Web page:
All samples were abnormal. In 9 cases, the information obtained was definitive and 1 required a confirmatory Chamberlain procedure. There were no complications associated with the procedures as verified by ultrasound and chest x-ray in all cases, and contrasted-CT chest in 1 case (Table 1). We did not perform any transaortic needle aspirations. No blood was seen in the aspiration syringe during the procedures.
In all cases, the information obtained led to a change in management. All patients were followed for at least 12 months without any signs of complications from the procedure.
The use of traditional TBNA has significantly decreased as the use of convex-probe EBUS increased.12,13 To those trained in traditional TBNA, the accidental puncture of a blood vessel is not rare,14,15 most often leading to a repeat attempt in a different location. To interventional radiologists, the voluntary or accidental puncture of a blood vessel is common practice.16,17 Furthermore, during complicated mediastinoscopies, thoracic surgeons encountering a structure that is suspected to be the pulmonary artery, frequently use a fine needle to gently penetrate and identify if it is a vessel.18 This procedure has not been associated with severe bleeding or meaningful complications.
In contrast, the pulmonary artery is a thin vessel with low pressures, but high flow and a significant laceration is likely to cause a life-threatening complication.
As for the reasons that may explain a lack of significant bleeding in our series and those previously reported in the literature, we should consider that the pulmonary artery is a high-flow, low-pressure system, and traversing its wall with a fine needle of 21 or 22 G is likely to be immediately sealed upon removal of the needle, as long as there is no laceration of the vessel. This is also the case during mediastinoscopy where intentional needle puncture is perfomed.18
Furthermore, some authors have speculated that bleeding from low-pressure systems such as the SVC or PA would cease without packing and will not result in large hematoma or pseudoaneurysm because of the closed nature of the mediastinal compartment with separation from the pleural cavity or open air space, thus they recommend that packing is not necessary unless the bleeding is profuse.22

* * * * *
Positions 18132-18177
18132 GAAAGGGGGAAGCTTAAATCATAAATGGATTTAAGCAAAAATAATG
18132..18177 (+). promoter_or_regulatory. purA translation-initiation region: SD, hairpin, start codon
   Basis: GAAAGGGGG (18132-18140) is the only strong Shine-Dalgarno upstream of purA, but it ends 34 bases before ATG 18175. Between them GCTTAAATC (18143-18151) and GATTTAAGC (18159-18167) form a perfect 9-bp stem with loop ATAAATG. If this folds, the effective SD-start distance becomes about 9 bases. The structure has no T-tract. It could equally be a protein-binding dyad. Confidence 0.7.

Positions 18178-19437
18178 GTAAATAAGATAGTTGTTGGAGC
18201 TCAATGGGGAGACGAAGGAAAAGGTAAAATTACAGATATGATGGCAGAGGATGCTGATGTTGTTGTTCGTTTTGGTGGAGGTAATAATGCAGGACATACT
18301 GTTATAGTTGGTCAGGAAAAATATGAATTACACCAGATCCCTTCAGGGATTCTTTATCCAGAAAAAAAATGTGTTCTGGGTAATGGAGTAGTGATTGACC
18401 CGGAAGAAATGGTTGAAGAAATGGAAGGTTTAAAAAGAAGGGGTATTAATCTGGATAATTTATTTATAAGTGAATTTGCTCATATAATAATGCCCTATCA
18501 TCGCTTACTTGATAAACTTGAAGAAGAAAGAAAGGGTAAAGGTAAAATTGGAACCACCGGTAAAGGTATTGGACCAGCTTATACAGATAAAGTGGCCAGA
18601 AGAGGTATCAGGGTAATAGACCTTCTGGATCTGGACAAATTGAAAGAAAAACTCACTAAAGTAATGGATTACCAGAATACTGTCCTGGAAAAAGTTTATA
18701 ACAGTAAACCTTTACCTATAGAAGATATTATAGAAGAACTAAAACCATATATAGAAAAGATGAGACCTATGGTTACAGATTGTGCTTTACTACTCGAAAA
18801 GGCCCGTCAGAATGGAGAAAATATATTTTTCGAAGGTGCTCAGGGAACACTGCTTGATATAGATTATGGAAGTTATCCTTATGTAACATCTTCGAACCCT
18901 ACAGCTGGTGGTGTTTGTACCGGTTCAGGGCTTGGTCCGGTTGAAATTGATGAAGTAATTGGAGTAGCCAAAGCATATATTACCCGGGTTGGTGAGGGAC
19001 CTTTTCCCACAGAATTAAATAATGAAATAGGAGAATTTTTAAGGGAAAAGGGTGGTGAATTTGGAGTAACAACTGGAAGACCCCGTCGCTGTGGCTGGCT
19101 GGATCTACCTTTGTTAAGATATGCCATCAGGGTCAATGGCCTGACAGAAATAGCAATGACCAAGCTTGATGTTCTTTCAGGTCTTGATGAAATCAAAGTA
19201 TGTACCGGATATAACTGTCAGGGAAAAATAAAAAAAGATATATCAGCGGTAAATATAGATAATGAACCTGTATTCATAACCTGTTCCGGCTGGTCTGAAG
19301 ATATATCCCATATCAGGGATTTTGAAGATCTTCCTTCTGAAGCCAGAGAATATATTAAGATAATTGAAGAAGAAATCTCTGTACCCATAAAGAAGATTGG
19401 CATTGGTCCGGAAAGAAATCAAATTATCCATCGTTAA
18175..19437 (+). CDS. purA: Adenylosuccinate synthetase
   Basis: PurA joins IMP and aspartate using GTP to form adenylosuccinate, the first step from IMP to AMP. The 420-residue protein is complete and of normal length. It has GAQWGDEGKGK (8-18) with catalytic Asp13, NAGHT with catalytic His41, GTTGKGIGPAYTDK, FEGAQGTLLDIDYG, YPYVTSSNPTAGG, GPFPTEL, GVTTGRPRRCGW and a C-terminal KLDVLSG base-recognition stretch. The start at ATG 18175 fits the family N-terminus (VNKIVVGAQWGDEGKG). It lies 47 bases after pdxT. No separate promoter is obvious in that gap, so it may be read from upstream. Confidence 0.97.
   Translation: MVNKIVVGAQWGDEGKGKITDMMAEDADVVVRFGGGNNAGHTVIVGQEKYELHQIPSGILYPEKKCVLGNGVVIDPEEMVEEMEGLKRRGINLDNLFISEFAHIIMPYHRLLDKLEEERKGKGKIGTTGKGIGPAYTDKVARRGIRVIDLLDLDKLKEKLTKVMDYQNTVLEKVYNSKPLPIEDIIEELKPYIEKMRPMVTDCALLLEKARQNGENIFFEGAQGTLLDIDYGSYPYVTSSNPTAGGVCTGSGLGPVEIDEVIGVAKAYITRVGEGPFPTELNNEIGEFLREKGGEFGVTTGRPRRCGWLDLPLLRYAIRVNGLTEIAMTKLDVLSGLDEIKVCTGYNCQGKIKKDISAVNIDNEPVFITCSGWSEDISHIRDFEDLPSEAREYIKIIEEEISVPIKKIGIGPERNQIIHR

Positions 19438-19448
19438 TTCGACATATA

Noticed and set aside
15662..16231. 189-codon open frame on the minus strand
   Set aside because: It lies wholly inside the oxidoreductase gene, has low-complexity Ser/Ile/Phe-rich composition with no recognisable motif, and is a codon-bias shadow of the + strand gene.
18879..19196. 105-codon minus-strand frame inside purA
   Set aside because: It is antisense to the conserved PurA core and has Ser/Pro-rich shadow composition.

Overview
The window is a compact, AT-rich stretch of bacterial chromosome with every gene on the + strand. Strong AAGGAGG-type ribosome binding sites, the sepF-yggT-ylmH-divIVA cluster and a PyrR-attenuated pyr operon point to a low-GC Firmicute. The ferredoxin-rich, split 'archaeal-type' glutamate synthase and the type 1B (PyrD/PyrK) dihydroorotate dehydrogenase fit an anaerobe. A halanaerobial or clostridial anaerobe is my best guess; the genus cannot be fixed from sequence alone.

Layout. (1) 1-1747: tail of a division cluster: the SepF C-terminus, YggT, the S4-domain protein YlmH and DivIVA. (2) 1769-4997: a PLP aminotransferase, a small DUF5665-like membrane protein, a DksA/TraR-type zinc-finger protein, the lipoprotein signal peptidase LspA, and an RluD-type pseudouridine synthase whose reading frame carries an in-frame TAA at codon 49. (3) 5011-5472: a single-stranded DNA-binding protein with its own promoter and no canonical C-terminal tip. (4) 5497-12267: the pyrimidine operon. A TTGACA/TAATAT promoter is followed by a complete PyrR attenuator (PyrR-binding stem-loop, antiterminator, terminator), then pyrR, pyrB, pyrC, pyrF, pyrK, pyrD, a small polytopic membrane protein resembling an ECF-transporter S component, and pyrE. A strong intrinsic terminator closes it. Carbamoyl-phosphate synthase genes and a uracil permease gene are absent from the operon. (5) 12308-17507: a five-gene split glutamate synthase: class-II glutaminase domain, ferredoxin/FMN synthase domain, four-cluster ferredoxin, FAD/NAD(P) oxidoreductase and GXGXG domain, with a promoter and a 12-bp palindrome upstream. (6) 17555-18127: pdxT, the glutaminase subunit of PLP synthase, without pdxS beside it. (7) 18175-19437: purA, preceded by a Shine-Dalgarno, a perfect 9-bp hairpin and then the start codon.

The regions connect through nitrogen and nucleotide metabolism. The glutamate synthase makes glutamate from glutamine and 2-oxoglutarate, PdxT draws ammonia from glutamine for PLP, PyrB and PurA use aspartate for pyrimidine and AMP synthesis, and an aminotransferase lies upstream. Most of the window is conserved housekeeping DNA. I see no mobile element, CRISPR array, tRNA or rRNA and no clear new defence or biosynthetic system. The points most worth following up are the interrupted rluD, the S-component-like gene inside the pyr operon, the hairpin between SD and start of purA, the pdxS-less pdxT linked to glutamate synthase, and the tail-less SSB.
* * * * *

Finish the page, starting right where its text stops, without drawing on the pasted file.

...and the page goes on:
However, we all recognize that traversing the pulmonary artery should not be considered a safe alternative to left VATS or Chamberlain procedure, but a last resort procedure. It should be carried out after discussing the significant inherent risks with the patient and under the umbrella of a multidisciplinary team where all options have been considered. Most importantly, it should only be performed if the results will be changing management and only by experienced operators who have access to the necessary surgical expertise. In this instance, it should be remembered that the potential candidates for this procedure are already high-risk patients for surgery and a complication that requires emergent surgery is likely to be fraught with difficulties.
It should be noted that the cytologic findings of these trans-PA biopsies resulted in changes in management. In some instances, they confirmed the high suspicion of malignant disease, but in other cases, further discussion with multidisciplinary teams about the risk-benefit ratio, led to a surgical intervention with good results. In other cases, they resulted in cautionary measures to avoid radiation injury to the nearby vessels.23–25
Although algorithms for differentiating risk levels for patients who are candidates for surgical resection have been published,26 the estimation of the risk is highly dependent on the surgical expertise available at each site, and perceptions of the patient and the multidisciplinary team. Criteria that define marginally resectable as contrasted with unresectable are not standardized, and clinical evaluation by an experienced surgeon is necessary and likely to determine the treatment options offered to the patient (Fig. 6).27
The most significant contribution of our manuscript is the external generalizability—the fact that trans-PA needle aspiration guided by EBUS is possible and did not have any complications in the 10 cases included in this study, while being performed by experienced interventional pulmonologists at 7 different sites. How generalizable are these results in other settings remains to be determined.
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